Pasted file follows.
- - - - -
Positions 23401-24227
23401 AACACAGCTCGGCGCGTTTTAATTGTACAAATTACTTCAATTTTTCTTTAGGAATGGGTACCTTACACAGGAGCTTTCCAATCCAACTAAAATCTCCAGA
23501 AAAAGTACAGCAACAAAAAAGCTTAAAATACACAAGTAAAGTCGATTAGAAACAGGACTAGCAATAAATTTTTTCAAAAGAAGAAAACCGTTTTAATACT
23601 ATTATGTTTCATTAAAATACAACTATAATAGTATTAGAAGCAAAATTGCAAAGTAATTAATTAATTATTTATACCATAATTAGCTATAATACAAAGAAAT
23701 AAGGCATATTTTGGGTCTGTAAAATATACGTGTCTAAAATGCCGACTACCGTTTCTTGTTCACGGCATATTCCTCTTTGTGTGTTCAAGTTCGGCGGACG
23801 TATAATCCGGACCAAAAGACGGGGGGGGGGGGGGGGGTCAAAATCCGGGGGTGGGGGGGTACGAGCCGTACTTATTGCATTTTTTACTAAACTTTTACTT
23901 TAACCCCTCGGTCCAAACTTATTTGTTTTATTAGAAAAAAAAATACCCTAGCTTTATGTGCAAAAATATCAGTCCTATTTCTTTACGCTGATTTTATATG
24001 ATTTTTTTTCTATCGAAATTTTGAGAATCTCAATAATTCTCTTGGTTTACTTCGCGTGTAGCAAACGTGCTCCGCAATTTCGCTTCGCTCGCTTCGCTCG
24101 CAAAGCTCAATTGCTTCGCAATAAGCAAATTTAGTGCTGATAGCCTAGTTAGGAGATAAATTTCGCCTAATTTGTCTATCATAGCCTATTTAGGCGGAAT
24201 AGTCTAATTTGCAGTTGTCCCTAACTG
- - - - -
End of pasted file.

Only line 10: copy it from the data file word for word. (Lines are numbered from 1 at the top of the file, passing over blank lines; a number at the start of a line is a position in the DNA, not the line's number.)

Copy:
24201 AGTCTAATTTGCAGTTGTCCCTAACTG